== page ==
Welcome to Humboldt County where the BANANAs (Build Absolutely Nothing Anywhere Near Anyone), AKA: “No Growthers” or “Regressives” are out in force.  Look no further than a recent Times-Standard Letter to the Editor (from the latest Humboldt transplant from the LA area) with the usual exaggerated scare tactics of “big box,” “air and noise pollution,” “increase in traffic” and “the increase strain to infrastructure.”  What really captured my eye was the quote, “I moved up to Northern California because I no longer wanted to subject myself to pollution, traffic, and overbearing monopolistic interests.”

Monopolistic interests? I don’t even know what that means.

Throw in your typical Letters to the Editor and blog posts from the usual suspects of Regressives who like to use Saul Alinsky red meat propaganda like “sustainable”, “smart growth”, “developers”, “land owners”, “land speculators” and now their latest talking point “resource extractors” over and over again and you’ll see a common theme to their message. Like Joseph Goebbels said, “If you tell a lie big enough and keep repeating it, people will eventually come to believe it.”

The General Plan Update guiding principles were revised almost two years ago.  One County Supervisor took to his private Facebook page with, “Stop what you’re doing right now and watch in horror while the Planning Commission eliminates trails and open space from the General Plan Update.” Did the Planning Commission take bulldozers to every trail in Humboldt County? I read it on a blog, so it must be true.

A publisher with a weekly print used her Bully Pulpit to freak out over the changes to the General Plan Update and guiding principles, going so far as writing not one, not two, but eight negative editorials while trying to sell herself as being unbiased.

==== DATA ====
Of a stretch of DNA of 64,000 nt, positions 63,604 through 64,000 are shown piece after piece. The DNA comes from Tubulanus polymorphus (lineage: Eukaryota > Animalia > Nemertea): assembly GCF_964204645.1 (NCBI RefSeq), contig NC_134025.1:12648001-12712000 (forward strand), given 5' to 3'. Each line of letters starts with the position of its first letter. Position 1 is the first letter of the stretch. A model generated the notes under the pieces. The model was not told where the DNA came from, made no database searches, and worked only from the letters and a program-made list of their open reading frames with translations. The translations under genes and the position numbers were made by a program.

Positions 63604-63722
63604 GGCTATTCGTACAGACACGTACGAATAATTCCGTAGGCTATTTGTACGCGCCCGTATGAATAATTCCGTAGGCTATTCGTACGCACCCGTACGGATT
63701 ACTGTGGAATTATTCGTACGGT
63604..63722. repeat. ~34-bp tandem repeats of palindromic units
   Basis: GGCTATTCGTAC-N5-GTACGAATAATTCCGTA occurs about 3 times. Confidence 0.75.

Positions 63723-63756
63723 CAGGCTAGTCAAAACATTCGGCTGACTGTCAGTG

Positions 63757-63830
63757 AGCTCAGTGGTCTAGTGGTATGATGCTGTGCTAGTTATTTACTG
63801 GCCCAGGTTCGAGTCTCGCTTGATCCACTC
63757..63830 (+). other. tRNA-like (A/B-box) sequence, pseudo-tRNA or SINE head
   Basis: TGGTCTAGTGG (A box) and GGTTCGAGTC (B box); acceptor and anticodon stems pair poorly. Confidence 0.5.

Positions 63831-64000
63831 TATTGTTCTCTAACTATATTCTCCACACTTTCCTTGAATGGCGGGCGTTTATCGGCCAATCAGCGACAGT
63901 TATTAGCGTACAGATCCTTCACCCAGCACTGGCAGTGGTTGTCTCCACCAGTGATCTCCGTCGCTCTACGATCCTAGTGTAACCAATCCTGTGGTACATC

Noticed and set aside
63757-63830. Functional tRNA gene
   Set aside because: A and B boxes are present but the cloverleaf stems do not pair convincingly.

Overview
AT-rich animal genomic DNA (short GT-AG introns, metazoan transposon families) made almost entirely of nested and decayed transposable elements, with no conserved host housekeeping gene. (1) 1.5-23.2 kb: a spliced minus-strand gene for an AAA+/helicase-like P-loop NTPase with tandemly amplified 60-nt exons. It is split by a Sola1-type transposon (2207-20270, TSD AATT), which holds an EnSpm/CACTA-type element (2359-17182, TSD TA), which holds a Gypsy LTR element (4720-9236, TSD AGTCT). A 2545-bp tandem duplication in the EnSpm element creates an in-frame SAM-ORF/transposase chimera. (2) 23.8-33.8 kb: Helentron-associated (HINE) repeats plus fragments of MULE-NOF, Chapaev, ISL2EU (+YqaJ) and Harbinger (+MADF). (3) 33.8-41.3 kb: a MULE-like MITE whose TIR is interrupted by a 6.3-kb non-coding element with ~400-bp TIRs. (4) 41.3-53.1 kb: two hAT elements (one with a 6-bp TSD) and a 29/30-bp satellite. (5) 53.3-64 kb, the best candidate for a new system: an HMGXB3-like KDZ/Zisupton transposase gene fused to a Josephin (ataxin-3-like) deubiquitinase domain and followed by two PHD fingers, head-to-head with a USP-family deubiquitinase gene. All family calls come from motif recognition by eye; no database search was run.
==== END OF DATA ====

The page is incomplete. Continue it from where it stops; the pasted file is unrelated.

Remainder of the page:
So here’s the magic question. Are you sitting down?

What’s changed? No seriously, what’s changed?

If the developers have taken over – as many Regressives have written – where’s all this development?

The reality is there hasn’t been much development in Humboldt County over the past decade. Let’s see… the PG&E power plant expansion, St. Joseph’s Hospital expansion, a new Federal Courthouse in McKinleyville, the expansion of Lost Coast Brewery, the new Holiday Inn Express and Redwood Marine Industries on Broadway, and Shafer’s Hardware is expanding at the Old Safeway on Harris/Harrison. I can only think of four new construction homes for sale in all of Eureka. There might be more, so please educate me how the developers have taken control of Humboldt County.

Let’s not forget the Richardson Grove expansion, now going on over 60-plus years of lawsuits, or the Marina Center with its lawsuits, even though almost 70% of the Eureka voters (Measure N in 2010) wanted the pollution on the Balloon Tract cleaned up along with new jobs, an expanded tax base and economic growth. Do I even mention the two Eureka waterfront projects (Goldan and Vellutini) that were torpedoed by lawsuits back in 2005?

I get it that the Regressives are anti-development. Are they also against energy, health care, law & order, local businesses succeeding, jobs and an expanded tax base? They do seem to be in favor of status quo. When you ask, you’ll find that Regressives are typically one of four types: students, trust funders, married-wealthy or retired. What do all these people have in common? They don’t work for a living, so they don’t care about economic growth. I call them Champagne Socialists and Limousine Liberals, or “I got mine and don’t care if you get yours.”

These are the same people who yearn for Mayberry R.F.D., ya know: a town with one stoplight, one gas station, one grocery store and most importantly, one building supply center. No competition, no corporations, no jobs and 50% of us unemployed in their Progressive nirvana. In other words, their version of the American capitalist economy.